The short term goal of Friends of Bermagui Forests is to see environmental and cultural corridors established between Gulaga and Biamanga National Parks by making Bermagui State Forest Compartments 2069 and 2003 part of Gulaga National Park. These two areas have been identified as important koala habitat and having special significance to local Aboriginal people.
The longer term goal is to
- establish community involvement and engagement in the management and monitoring of these forests through facilitating communication and shared learning between custodians and the community, particularly about local forests and the ecosystems they support
- create opportunities for aboriginal and non-Aboriginal communities to work together
- create and preserve koala habitat
- improve our knowledge of the region's flora and fauna and improve the capacity of community-agency partnerships to effectively manage ecosystems
- improve our knowledge of the distribution and abundance of other cultural artefacts in the region
- create opportunities for local groups to take custodianship of fragile sites for ongoing monitoring.
The Bermagui forests are a diverse mixture of coastal and hinterland forests situated to the west of Bermagui in south eastern New South Wales. The area contains wet and dry Sclerophyll and Spotted Gum forest, moist rainforest gullies, large rocky outcrops, wetlands, river flats and dry grass forest, as well as ridge water and headwater habitats. The forest is an important water catchment area for Wallaga Lake and the Bermagui River and home to many native flora and fauna species, including those listed by Federal and State Governments as vulnerable, critically endangered and protected. These include recorded fauna such as the Giant Burrowing Frog, Square-tailed Kite, Gang Gang Cockatoo, Glossy Black Cockatoo, Little Lorikeet, Swift Parrot, Powerful Owl, Masked Owl, Sooty Owl, Varied Sittella, Dusky Woodswallow, Brush Tailed Phascogale, Koala, Yellow Bellied Glider and Long-nosed Potoroo. Protected flora includes the Red Beard Orchid, Dotted Sun Orchid, Sarcochilus spp. (Fairy Orchid), Banksia spinulosa var. spinulosa, Narrow Leaved Geebung, Grass Trees Xanthorrhoea concava and Xanthorrhoea resinosa, and the Burrawang.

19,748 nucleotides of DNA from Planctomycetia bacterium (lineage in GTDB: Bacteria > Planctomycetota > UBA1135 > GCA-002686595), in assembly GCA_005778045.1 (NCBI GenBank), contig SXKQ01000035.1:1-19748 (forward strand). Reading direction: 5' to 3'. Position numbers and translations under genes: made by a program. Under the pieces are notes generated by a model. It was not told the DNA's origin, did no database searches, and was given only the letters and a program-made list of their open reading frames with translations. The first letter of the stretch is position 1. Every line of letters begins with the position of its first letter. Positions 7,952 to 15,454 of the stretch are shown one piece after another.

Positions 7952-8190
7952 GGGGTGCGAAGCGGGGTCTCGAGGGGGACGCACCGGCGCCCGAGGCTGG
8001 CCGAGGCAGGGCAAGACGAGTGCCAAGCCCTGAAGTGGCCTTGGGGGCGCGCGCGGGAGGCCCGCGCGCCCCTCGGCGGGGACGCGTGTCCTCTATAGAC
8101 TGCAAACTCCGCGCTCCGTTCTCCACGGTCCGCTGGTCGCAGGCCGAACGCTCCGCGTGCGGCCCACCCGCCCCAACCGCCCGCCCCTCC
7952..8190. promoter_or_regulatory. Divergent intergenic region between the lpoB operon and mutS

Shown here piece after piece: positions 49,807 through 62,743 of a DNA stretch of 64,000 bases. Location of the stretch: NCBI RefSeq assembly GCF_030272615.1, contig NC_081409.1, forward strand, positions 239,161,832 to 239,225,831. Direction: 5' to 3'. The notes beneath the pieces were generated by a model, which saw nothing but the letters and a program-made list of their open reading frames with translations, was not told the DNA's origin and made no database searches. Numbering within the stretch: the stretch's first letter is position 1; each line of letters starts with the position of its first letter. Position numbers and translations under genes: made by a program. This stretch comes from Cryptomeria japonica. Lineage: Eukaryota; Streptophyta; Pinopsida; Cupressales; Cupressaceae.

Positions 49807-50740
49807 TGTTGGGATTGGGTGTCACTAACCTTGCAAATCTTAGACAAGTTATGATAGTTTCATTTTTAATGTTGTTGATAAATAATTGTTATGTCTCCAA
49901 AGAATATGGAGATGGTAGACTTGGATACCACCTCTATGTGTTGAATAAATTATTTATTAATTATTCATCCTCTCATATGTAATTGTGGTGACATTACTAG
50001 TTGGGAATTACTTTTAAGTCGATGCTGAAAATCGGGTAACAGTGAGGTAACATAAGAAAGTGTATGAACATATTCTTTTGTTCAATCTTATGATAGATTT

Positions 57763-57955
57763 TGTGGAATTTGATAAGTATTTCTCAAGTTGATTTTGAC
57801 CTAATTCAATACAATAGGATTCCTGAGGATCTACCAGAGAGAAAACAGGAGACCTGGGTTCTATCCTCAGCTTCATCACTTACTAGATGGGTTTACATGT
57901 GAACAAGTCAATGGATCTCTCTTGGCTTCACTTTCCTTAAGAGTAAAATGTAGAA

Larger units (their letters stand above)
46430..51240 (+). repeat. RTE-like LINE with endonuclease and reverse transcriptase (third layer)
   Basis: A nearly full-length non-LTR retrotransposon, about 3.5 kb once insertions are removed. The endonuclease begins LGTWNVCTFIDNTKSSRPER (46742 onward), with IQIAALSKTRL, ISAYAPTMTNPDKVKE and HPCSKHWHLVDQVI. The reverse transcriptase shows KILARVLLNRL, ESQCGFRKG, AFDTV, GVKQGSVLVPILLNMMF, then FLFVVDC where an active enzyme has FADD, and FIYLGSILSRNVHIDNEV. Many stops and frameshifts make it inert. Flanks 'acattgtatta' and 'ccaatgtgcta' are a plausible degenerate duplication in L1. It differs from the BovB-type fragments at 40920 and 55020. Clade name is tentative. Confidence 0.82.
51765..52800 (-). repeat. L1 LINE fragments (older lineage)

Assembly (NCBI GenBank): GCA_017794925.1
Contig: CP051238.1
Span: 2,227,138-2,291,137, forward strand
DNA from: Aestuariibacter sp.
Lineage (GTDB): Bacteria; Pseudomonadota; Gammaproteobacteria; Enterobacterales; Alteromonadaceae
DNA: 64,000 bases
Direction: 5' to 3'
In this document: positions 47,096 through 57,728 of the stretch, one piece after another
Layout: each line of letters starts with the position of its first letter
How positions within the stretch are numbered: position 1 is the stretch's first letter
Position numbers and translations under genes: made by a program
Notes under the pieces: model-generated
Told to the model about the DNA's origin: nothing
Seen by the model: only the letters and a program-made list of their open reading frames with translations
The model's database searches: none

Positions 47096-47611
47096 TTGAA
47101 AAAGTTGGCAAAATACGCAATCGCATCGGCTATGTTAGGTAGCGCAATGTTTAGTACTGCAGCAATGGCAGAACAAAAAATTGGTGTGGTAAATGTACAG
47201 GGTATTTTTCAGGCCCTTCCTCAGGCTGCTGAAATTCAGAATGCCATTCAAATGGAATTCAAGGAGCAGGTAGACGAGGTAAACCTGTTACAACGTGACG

Logging has occurred in the forests since the 1830's.